Sunday, June 04, 2006


STEVEN DEN BESTE @ USS Clueless gets a bit excited about anonymous posters

he quotes his target - Demosthenes

“I don't want my arguments here to affect how people treat me in real life (unless I let them... and more importantly I don't want interpretation of my arguments weighed by how people perceive my beliefs and interests- I'd prefer the arguments to stand on their own, and the reputation of Demosthenes to grow and exist apart from my reputation and credentials in real life.”

Steven argues
1) They are unaccountable for their actions
“By posting under a pseudonym, Demosthenes in his person is accountable to no-one. He can lie, cheat, distort, deliberately deceive, or libel with impunity, because there are no potential consequences for him in doing so.”
2) They are ashamed
“I don't care who Demosthenes is, but I do care that he's ashamed to admit who he is, and afraid to accept the social consequences of expressing his opinions.”
3) They are in a sense dangerous
"The nameless human behind the blog hopes that the synthetic avatar Demosthenes will take on a life of its own. It's a disturbing ambition"

I take a fairly slack attitude towards being anonymous, but despite my bias I suggest Steven has the weaker position.

1) You are accountable in a sense as long as you use a consistent pseudonym. If one used many different names and was constantly making dubious statements of fact about certain things (e.g. trolls) clearly this would become a big issue but otherwise their credibility rests on their reliability in the same way that anyone elses does. But Steven does not seem to be attacking just the "troll" set of anonymous bloggers - he is attacking them all (although Demosthenes as a example).

2)Being anonymous doesn’t mean you are ashamed of your position.
What Steve is assuming is that there is some strong latent reason to want to use your name address and workplace. T some people there is - maybe they have a need to be famous or maybe they are a party hack and it reflects well on them.
But it is also possible they just don’t care or can't be bothered with the potential for ad hominem attacks wasting their time. I’m also not sure liable counts since how often have international liable cases been taken against named bloggers?

3) The growing of the avatar without the person behind it is no more dangerous than with that person. Steve talks about how it permits people to, as party employee, troll other websites. The thing here is that if you were a party employee and you posted under your name you would loose the potential to be able to oppose your own party without consequences as opposed to loosing the ability to support it. Probably these people upon pressure would just retreat to their own groups and become more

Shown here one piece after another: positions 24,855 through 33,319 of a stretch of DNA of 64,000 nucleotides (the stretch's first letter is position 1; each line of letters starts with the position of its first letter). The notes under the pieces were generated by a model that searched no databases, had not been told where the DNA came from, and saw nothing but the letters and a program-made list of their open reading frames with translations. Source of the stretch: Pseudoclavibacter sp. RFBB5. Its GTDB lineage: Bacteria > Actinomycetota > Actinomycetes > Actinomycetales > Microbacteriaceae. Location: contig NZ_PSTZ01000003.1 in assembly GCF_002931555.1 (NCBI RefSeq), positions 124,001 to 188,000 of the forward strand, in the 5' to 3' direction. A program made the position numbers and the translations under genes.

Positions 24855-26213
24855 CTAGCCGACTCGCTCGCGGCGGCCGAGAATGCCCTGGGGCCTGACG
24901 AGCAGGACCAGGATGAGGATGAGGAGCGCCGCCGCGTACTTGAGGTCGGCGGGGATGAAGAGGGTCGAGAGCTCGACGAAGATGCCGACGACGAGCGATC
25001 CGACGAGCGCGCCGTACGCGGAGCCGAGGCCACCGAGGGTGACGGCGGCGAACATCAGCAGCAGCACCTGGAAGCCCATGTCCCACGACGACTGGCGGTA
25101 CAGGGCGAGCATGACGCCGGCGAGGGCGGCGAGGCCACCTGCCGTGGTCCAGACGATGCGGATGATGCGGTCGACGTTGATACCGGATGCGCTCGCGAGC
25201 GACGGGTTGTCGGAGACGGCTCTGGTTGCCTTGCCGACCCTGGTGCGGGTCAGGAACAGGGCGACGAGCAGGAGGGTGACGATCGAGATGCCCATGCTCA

In an ideal world you could argue your position based only on the evidence - and other people would ignore anything you said that was just opinion wihtout supporting evidence. Giving someone the opportunity to say "but your chinese so your biased" or "but your from the south" or "but you are a labour supporter" doesnt add to the debate for any intelligent reader (although it may effect the less intelligent ones).

The way he looks at the issue is a sad inditement of US politics, in that he seems to assume people are completely partisan, that debate won't result in rational solutions without retribution to assist it and that people don’t take reputation of the speaker into account when evaluation evidence.


Blogger Demosthenes said...

I'm the fellow in question... it's actually really strange to see that come up again, so much later.

In any case, I don't disagree with much that you've written here, and I particularly agree on the "consistent pseudonym" issue. The point I was trying to make is that every pseudonym has a reputation in-and-of itself, but the advantage of using a pseudonym is that the reputation is based solely on the quality of what the person says.

That said, he wasn't merely attacking all anonymous bloggers- he was angry with me at the time because I was a constant thorn in his side and did what I could to break down his pretentious nonsense about the War on Terrorism, the so-called clash of civilizations, and all the rest of his poorly-researched pontifications.

That he chose to attack me directly showed that I had some success. That he was forced to do it in this fashion, instead of getting Free Republic goons to visit me at home, shows why pseudonyms make sense.

1:40 PM  
Blogger Genius said...

Yes such arguments can often spill over into real life, and even if they don't people like you might encounter on free republic like to keep up the pretense that it just might do that (to keep one on the back foot).

Anyway thanks for commenting on the post

12:03 AM  

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